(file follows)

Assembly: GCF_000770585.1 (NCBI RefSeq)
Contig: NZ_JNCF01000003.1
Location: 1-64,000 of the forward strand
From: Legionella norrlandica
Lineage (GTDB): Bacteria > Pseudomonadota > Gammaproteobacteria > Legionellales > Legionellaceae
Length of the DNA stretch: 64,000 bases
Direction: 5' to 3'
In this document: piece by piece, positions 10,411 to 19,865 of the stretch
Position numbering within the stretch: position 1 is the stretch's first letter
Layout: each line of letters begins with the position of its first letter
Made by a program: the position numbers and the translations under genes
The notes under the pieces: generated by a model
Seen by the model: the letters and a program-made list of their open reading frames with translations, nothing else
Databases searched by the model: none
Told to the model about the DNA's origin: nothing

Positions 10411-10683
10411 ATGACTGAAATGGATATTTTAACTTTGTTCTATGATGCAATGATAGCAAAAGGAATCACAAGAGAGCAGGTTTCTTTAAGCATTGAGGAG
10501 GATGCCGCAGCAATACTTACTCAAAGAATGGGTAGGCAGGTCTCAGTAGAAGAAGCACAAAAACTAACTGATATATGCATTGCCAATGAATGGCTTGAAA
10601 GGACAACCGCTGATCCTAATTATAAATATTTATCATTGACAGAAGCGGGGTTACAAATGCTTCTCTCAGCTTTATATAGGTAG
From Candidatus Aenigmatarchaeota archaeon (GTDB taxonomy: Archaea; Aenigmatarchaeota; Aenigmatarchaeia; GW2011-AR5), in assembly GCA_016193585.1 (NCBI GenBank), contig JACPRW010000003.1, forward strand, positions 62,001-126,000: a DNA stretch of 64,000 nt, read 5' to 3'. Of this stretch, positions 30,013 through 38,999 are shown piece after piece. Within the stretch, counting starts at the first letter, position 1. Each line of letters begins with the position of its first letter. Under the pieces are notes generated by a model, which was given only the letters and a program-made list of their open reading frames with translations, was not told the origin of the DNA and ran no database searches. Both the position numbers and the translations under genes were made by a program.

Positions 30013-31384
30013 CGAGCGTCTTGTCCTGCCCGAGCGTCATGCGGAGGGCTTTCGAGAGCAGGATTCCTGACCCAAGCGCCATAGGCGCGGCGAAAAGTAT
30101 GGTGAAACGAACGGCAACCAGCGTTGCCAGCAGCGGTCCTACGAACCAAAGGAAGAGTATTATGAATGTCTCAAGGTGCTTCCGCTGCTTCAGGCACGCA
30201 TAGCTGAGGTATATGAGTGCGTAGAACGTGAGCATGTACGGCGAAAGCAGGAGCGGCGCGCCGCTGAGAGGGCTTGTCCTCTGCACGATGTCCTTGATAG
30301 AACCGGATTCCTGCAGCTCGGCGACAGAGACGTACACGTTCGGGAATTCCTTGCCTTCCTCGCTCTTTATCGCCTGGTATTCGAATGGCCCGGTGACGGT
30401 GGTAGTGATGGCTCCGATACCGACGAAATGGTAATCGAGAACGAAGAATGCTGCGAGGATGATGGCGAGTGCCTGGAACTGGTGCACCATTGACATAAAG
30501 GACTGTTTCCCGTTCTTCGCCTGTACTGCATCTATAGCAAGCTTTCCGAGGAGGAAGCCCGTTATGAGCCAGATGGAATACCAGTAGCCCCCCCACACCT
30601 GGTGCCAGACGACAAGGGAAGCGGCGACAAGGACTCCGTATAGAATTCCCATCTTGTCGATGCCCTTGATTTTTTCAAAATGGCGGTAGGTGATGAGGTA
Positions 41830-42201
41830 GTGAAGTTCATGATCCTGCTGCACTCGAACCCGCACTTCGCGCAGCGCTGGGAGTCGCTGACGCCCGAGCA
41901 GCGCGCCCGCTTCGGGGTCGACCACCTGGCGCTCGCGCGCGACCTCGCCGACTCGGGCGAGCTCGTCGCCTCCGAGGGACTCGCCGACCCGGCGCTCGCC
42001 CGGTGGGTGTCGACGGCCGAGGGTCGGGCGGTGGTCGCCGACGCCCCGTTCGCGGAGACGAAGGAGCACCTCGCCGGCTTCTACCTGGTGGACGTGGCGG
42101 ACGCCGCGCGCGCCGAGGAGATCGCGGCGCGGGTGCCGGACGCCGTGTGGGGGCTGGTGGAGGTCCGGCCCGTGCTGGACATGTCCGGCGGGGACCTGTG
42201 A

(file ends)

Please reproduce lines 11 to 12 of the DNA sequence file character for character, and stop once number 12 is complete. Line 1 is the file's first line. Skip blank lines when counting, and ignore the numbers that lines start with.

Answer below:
Made by a program: the position numbers and the translations under genes
The notes under the pieces: generated by a model